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Psychology & Neuroscience
versão On-line ISSN 1983-3288
SKA, Bernadette et al. Theoretical, behavioral and neuroimage evidence on discourse processing aging. Psychol. Neurosci. (Online) [online]. 2009, vol.2, n.2, pp.101-109. ISSN 1983-3288. http://dx.doi.org/10.3922/j.psns.2009.2.002.
A growing interest in cognition in aging has been observed because of both the epidemiologic factor of an increase in the lifespan of the world's population and the cognitive changes behaviorally and biologically detectable in this population. The most complex of language components and fundamental in social interaction, discourse production and comprehension are among the most scarcely explored cognitive functions in this context. This review presents and discusses discourse processing in healthy aging with regard to theoretical, behavioral, and neuroimaging evidence. Cognitive and neurobiological models are reviewed, such as the Hemispheric Asymmetry Reduction in Older Adults (HAROLD) model and the Posterior-Anterior Shift in Aging (PASA) model. Among the neuropsycholinguistic research developed to characterize discourse processing in aging individuals, which has contributed to the prevention and treatment of language impairment and the maintenance of communicative competence in aging, studies on the relationship between discourse and working memory, attention, and some executive components are discussed. Regarding neuroimaging data, very few studies that have included cognitive tasks and discourse stimuli were found. Such studies suggest that discourse processing requires not only the participation of both brain hemispheres, but also a more prominent activation of frontal regions. Considering the great complexity and usefulness of discourse in elderly adults' daily communication and the emergence of cognitive deficits related to aging in complex information processing, the necessity of further behavioral and neuroimaging studies, including discourse processing tasks, comparing tasks involving executive, attentional, and mnemonic demands becomes evident.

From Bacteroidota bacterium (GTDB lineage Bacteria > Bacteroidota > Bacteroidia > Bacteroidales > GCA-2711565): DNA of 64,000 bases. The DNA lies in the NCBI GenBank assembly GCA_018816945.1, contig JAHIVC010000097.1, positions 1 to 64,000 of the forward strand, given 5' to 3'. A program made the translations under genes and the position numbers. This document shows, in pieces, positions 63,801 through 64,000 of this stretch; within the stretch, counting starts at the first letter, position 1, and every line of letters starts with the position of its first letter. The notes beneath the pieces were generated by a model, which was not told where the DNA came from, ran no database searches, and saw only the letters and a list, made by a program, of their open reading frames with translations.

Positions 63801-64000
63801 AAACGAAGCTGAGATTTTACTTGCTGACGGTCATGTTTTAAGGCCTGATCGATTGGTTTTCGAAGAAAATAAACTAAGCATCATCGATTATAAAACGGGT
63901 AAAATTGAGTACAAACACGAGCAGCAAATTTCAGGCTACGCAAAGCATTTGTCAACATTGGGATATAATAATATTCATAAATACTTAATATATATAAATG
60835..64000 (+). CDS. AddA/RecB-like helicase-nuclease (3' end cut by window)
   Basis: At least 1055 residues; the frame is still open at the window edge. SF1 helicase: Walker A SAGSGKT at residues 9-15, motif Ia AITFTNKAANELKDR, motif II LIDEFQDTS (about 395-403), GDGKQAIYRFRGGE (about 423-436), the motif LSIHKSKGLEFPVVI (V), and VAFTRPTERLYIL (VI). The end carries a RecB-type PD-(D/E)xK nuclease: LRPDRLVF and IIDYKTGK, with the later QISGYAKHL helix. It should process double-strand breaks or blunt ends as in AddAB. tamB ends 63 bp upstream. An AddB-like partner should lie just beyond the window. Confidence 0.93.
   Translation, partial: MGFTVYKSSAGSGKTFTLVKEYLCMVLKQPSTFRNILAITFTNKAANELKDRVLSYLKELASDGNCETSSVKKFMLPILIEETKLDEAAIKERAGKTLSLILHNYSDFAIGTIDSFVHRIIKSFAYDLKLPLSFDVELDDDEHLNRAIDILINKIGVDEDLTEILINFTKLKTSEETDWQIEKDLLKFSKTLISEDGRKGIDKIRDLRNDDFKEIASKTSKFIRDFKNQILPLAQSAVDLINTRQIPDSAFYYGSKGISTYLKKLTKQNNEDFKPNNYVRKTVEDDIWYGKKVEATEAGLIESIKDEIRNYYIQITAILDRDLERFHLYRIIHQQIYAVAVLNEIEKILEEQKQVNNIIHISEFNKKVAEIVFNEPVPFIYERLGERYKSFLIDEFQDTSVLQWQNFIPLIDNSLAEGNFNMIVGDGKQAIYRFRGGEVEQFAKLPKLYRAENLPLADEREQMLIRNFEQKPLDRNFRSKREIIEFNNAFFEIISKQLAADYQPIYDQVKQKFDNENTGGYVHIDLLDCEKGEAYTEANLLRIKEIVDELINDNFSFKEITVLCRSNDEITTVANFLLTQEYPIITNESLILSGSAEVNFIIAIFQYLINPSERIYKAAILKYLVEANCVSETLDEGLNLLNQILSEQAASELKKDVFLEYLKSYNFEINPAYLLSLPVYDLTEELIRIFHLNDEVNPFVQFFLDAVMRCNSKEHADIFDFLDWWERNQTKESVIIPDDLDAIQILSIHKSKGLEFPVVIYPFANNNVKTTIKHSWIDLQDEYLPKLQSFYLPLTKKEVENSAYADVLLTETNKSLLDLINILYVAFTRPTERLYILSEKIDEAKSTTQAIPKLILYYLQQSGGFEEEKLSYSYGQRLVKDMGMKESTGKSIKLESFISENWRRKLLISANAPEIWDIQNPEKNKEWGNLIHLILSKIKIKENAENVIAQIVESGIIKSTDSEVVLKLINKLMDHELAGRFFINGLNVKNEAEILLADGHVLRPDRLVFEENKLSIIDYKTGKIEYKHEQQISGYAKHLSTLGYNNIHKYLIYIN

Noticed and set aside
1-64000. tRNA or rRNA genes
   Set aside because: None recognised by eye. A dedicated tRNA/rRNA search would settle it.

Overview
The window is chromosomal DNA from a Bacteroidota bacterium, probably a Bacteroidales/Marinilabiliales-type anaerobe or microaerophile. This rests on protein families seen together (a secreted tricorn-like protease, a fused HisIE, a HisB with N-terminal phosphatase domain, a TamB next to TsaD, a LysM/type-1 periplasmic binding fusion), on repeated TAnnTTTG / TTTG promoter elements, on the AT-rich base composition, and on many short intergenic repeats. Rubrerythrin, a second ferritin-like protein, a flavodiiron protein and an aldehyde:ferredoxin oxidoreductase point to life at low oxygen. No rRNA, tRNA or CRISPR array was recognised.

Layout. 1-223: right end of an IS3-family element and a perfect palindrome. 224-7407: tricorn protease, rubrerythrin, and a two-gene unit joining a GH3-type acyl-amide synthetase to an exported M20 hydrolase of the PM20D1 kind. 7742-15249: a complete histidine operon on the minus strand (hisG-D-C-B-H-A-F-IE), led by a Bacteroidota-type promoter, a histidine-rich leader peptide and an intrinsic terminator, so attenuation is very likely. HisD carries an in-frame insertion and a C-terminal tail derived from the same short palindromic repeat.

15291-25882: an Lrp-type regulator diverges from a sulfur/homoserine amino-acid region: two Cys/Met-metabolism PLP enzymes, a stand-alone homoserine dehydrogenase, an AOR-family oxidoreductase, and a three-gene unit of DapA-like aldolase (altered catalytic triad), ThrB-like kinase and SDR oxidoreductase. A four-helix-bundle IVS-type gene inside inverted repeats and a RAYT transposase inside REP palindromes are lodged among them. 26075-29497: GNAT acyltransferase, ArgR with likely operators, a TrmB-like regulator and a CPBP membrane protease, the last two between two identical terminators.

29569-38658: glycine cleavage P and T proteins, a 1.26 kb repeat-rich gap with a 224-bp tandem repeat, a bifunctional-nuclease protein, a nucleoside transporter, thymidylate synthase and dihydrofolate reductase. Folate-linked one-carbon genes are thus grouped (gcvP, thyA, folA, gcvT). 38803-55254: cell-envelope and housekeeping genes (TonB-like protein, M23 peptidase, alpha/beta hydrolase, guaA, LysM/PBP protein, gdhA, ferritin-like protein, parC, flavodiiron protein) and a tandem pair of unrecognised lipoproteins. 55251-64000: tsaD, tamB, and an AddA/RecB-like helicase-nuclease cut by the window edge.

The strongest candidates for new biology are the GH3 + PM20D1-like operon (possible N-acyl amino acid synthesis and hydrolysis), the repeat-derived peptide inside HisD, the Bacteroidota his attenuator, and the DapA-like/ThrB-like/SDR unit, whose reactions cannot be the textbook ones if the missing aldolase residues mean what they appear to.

Palavras-chave : aging; discourse; cognitive assessment; functional neuroimaging.